What was surprising, and ought to be disturbing to anyone who cares about religious freedom in these United States, was the president’s decision to insert himself into the ongoing Catholic debate over the boundaries of Catholic identity and the applicability of settled Catholic conviction in the public square. Obama did this by suggesting, not altogether subtly, who the real Catholics in America are. The real Catholics, you see, are those like the late Cardinal Joseph Bernardin, who are “congenial and gentle” in persuasion, men and women who are “always trying to bring people together,” Catholics who are “always trying to find the common ground.” The fact that Cardinal Bernardin’s undoubted geniality and gentility in bringing people together to find the common ground invariably ended with a “consensus” that matched the liberal or progressive position of the moment went unremarked — because, for a good postmodern liberal like President Obama, that progressive “consensus” is so self-evidently true that one can afford to be generous in acknowledging that others, less enlightened but arguably sincere, have different views.  <snip>

Whether or not President Obama knew precisely what he was doing — and I’m inclined to think that this politically savvy White House and its allies among Catholic progressive intellectuals knew exactly what they were doing — is irrelevant. In order to secure the political advantage Obama had gained among Catholic voters last November, the president of the United States decided that he would define what it means to be a real Catholic in 21st-century America — not the bishop of Fort Wayne–South Bend, who in sorrow declined to attend Notre Dame’s commencement; not the 80-some bishops who publicly criticized Notre Dame’s decision to invite the president to receive an honorary degree; not the U.S. Conference of Catholic Bishops, which explicitly and unambiguously instructed Catholic institutions not to do what Notre Dame did. He, President Obama, would settle the decades-long intra-Catholic culture war in favor of one faction — the faction that had supported his candidacy and that had spent the first months of his administration defending his policies.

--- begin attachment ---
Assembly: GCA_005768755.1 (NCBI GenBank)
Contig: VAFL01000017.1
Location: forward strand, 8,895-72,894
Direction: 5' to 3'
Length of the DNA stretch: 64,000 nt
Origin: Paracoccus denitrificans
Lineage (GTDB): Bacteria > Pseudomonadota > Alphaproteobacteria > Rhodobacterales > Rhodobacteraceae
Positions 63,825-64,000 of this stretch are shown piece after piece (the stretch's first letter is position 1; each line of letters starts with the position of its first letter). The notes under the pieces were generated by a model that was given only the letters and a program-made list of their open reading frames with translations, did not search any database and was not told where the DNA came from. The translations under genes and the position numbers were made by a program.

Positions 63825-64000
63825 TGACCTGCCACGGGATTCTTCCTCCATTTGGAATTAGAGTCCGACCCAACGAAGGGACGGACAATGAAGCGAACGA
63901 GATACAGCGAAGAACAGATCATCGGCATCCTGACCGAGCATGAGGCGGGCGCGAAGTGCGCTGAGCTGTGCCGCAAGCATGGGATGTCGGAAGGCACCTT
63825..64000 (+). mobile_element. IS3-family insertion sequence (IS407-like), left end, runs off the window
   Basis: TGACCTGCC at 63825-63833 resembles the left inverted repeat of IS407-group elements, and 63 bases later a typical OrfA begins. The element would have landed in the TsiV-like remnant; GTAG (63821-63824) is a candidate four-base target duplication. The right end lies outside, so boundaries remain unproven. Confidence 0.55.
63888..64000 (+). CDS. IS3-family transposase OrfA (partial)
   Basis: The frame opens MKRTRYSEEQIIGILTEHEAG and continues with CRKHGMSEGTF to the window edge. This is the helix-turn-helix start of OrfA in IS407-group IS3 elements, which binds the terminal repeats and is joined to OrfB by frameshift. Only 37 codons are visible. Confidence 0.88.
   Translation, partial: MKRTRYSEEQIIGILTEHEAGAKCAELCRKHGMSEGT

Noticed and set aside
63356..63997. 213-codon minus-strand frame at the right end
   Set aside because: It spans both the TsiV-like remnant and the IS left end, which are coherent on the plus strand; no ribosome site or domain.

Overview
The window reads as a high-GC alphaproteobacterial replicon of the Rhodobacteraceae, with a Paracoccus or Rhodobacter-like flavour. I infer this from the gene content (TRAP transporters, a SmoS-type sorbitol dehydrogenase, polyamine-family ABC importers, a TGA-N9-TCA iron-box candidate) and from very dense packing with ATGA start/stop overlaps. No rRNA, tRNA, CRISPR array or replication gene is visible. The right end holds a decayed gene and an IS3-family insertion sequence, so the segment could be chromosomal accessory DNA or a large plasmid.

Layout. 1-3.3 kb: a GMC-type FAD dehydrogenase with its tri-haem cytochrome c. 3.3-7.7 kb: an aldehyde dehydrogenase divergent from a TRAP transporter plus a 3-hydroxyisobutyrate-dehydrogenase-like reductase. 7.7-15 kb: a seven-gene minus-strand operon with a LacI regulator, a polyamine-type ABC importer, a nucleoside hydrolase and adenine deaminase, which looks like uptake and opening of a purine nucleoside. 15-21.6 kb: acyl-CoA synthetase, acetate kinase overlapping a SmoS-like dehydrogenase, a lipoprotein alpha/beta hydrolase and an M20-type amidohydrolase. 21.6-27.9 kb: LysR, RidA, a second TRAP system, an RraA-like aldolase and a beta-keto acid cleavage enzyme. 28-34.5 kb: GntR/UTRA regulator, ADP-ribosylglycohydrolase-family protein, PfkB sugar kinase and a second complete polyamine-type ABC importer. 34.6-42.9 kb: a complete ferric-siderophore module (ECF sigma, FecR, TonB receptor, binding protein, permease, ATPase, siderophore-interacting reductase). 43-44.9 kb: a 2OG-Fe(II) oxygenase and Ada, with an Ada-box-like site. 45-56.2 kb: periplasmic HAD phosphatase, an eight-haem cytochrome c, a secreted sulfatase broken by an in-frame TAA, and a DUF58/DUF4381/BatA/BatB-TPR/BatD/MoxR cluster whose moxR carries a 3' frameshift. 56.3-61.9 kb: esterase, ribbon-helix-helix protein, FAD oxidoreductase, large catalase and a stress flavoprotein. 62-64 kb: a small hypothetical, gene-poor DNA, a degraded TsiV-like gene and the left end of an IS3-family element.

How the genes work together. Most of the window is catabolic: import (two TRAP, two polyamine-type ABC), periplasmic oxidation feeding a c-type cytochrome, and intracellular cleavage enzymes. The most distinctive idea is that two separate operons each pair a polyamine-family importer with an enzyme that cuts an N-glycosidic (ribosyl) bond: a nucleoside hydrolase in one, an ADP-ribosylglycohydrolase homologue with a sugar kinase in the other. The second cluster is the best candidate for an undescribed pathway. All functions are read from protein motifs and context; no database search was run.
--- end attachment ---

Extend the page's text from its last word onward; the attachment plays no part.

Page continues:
Read the whole thing.

(Via Insight Scoop | The Ignatius Press Blog.)

Who's Digesting Your News For You?

If it's the MSM it's being abbreviated in very interesting ways:

The MSM strikes again:

Courtesy of a loyal SA reader and ND alum:

I’m not sure how the media missed it but yesterday we had an open-air mass and rally (the latter of which Bishop D’Arcy attended) and estimates put the crowd at least around 2000

Read the whole thing.

(Via Southern Appeal.)